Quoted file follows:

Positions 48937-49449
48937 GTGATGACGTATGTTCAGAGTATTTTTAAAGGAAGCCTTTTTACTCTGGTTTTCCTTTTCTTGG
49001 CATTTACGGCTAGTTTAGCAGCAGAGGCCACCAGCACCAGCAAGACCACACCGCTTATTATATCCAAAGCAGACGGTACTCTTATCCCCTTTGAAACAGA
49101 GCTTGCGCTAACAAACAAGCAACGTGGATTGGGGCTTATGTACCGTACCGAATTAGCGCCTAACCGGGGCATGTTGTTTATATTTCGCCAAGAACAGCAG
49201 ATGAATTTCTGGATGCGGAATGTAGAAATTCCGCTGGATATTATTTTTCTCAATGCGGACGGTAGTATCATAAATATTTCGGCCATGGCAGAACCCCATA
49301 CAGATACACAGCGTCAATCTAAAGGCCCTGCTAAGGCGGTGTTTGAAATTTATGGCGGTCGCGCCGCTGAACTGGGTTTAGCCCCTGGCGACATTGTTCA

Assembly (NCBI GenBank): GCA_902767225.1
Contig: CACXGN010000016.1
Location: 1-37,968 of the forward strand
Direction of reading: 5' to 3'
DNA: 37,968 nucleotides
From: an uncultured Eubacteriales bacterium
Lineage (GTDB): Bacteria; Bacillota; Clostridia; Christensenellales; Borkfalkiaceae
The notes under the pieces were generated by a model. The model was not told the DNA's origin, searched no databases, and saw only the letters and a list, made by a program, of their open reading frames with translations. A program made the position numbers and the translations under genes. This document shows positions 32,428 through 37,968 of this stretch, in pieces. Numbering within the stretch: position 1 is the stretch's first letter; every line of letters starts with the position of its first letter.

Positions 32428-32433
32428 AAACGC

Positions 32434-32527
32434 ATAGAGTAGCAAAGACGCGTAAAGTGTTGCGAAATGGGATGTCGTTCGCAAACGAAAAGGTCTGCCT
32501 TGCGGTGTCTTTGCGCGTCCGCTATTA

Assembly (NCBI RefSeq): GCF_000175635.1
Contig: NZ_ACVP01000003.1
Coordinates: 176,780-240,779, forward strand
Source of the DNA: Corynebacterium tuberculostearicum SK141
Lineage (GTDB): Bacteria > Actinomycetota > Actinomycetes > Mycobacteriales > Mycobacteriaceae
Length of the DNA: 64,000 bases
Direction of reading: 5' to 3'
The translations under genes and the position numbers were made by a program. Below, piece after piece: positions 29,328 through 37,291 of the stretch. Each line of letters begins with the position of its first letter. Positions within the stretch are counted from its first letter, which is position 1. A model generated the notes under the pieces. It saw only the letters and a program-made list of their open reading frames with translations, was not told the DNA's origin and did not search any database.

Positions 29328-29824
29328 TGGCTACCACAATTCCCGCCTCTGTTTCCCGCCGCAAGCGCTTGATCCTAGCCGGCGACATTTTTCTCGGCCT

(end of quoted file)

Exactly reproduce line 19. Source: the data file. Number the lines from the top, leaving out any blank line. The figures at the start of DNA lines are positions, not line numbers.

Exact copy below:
32501 TGCGGTGTCTTTGCGCGTCCGCTATTA